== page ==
Although BlackBerry hasn’t been a serious competitor to the iPhone in years, the UK phone trade-in website “Cash for phones comparison” has published some pretty damning statistics, showing just how massive the gulf is between the two “competitors.”
Only 8 percent of customers who traded in an old BlackBerry phone claimed any kind of loyalty to the brand, while an overwhelming majority of 66 percent decided to switch to an iPhone. However, it seems that these people weren’t looking so much to get a new iPhone as they were to get any iPhone — since 42.1 percent of respondees decided to ditch their trustworthy BlackBerry for an iPhone 4: a phone which was introduced all the way back in 2010.
Apple is planning to rollout a new 8GB iPhone 5c in India starting this June in hopes to turn the country into it’s next booming market.
India was one of the few places you could still buy an iPhone 4 until last week when Apple pulled phone from the country. A cheaper iPhone 5c will aim to boost Apple’s marketshare in a smartphone market dominated by Sony and Samsung.
Less than four months after relaunching the iPhone 4 in India, Apple has decided to ditch the strategy and take the phone off the market again.
The January move had made the iPhone 4 one of the cheapest unsubsidized iPhones in the world, with the aim of growing market share by appealing to a percentage of the population who would not usually be able to afford iPhones.
You’d be hard-pressed to find anyone who would argue that Apple’s Lightning connector isn’t superior to the old 30-pin connector in every way. That’s why it’s surprising that it has taken Apple so long to phase 30-pin out of its product lineup.
Today Apple brought back the fourth-gen iPad to replace the non-Retina iPad 2. While the press release focuses on the obvious display upgrade, discontinuing the iPad 2 means something else that’s important: another nail in the coffin for 30-pin.
Up until now, iOS 7 on the iPhone 4 has been painful to use. The New York Times calls it “planned obsolescence,” but it’s really just old hardware having a difficult time powering new software.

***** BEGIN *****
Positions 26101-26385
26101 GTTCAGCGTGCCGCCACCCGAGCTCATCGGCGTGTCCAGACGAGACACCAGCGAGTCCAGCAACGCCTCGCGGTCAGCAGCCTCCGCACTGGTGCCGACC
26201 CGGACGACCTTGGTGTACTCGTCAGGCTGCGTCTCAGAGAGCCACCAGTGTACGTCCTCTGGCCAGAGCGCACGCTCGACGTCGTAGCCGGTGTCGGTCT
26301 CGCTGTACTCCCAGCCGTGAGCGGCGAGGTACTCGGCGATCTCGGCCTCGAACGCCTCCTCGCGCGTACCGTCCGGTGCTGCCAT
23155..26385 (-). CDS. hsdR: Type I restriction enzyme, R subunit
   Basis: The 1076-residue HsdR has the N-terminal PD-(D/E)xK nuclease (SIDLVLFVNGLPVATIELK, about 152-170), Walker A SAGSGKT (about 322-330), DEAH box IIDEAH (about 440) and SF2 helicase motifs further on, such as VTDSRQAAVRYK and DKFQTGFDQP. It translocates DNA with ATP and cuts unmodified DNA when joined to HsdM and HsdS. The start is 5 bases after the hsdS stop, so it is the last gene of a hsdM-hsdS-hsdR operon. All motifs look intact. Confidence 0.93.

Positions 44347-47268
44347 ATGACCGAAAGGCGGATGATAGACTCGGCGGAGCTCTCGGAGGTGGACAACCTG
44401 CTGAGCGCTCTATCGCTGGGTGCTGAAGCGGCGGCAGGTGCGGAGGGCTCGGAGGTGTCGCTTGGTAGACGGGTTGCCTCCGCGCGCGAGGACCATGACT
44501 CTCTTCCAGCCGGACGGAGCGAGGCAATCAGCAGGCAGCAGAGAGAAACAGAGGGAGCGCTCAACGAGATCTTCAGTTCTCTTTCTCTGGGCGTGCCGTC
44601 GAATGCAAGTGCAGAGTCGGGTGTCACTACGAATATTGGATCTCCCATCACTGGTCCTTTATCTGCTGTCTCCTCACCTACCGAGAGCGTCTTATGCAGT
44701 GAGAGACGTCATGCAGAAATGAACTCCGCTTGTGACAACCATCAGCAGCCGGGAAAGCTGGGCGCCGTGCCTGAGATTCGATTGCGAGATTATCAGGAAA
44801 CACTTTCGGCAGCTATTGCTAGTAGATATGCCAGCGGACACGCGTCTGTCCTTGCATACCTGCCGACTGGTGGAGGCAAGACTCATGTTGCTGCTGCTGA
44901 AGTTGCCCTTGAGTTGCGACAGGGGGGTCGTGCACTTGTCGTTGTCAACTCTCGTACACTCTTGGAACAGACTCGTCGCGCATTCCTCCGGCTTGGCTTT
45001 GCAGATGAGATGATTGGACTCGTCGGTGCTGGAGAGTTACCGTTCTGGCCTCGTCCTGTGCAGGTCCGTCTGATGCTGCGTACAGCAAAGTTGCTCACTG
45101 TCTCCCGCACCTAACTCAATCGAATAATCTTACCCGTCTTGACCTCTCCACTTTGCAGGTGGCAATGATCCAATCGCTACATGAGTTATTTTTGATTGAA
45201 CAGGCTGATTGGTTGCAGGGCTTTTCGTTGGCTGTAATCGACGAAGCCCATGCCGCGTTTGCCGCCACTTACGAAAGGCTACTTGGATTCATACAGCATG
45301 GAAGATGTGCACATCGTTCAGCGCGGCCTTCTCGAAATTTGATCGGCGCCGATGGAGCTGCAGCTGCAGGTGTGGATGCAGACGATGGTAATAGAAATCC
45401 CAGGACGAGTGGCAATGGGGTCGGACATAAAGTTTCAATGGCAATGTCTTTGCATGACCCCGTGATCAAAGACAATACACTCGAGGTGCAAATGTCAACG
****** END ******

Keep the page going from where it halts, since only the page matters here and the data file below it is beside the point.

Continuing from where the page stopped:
The good news is that the newly released iOS 7.1 has noticeably sped up animations on the iPhone 4, reports Ars Technica. “iOS 7.1 solves the problem for people who don’t tweak their devices’ settings or for people who like the way the animations look but not how they feel,” according to Ars. “Animation durations have been shortened noticeably throughout iOS 7.1, and toggling “reduce motion” is now purely cosmetic.”
Apps open generally faster, and opening interfaces like Control Center feels smoother. Since iOS 7.1 will likely be the last major update that’s available on the iPhone 4, there is no reason to not download it.
Apple has just started rolling out its latest iOS 7.1 update with performance improvements, design tweaks, and more. This is the first major update we’ve seen since iOS 7 made its debut last September, and it’s available on iPhone, iPad, and iPod touch.
A recent report suggested that Apple was restarting manufacture of the iPhone 4 to target India, Indonesia and Brazil as developing markets. In fact, sources say that Apple never stopped making the phone.
A news story for BGR India claims that — while the volumes might not have been so high as that of the iPhone 5s, iPhone 5c, or even the iPhone 4s — Apple continued manufacturing the iPhone 4 ever since its introduction, since the phone serves as a key component of Apple’s sales strategy in countries outside of the U.S. and Western Europe.
For some time now, a number of pundits have been calling on Apple to release a cheaper version of the iPhone to grow market share in developing countries.
To some extent Apple has apparently listened — since it is reportedly planning to sell the discontinued iPhone 4 in India for the reduced price of around RS 15,000 ($250) — making it among the cheapest unsubsidized iPhones in the world.
While the iPhone’s Retina display may no longer be king when it comes to pixel count, it’s one of the fastest smartphone displays on the market, easily outpacing all of its rivals.
According to a TouchMark test carried out by Agawi, the Retina display responds more than twice as fast as any of its rivals — including the Galaxy S4 and other high-end Android devices — even on the three-year-old iPhone 4.
At this point, there have been eight iPhones, and with the exception of this year’s iPhone 5c, each has a faster chip and more all around chutzpah than the model that precedes it. You’d naturally think, then, that if you lined them all up in a row and ran a speed test on them, each successive model would accomplish tasks faster than the model that precedes it. But as this video proves, the reality is more complicated than that.